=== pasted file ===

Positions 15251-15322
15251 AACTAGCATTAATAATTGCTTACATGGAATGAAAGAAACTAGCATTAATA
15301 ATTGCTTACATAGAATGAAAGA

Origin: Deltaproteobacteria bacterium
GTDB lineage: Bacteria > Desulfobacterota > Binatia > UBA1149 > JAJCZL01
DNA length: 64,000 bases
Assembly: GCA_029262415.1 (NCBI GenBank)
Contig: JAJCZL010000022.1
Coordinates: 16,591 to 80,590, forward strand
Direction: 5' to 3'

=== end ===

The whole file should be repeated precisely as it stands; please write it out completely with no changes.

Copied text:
Positions 15251-15322
15251 AACTAGCATTAATAATTGCTTACATGGAATGAAAGAAACTAGCATTAATA
15301 ATTGCTTACATAGAATGAAAGA

Origin: Deltaproteobacteria bacterium
GTDB lineage: Bacteria > Desulfobacterota > Binatia > UBA1149 > JAJCZL01
DNA length: 64,000 bases
Assembly: GCA_029262415.1 (NCBI GenBank)
Contig: JAJCZL010000022.1
Coordinates: 16,591 to 80,590, forward strand
Direction: 5' to 3'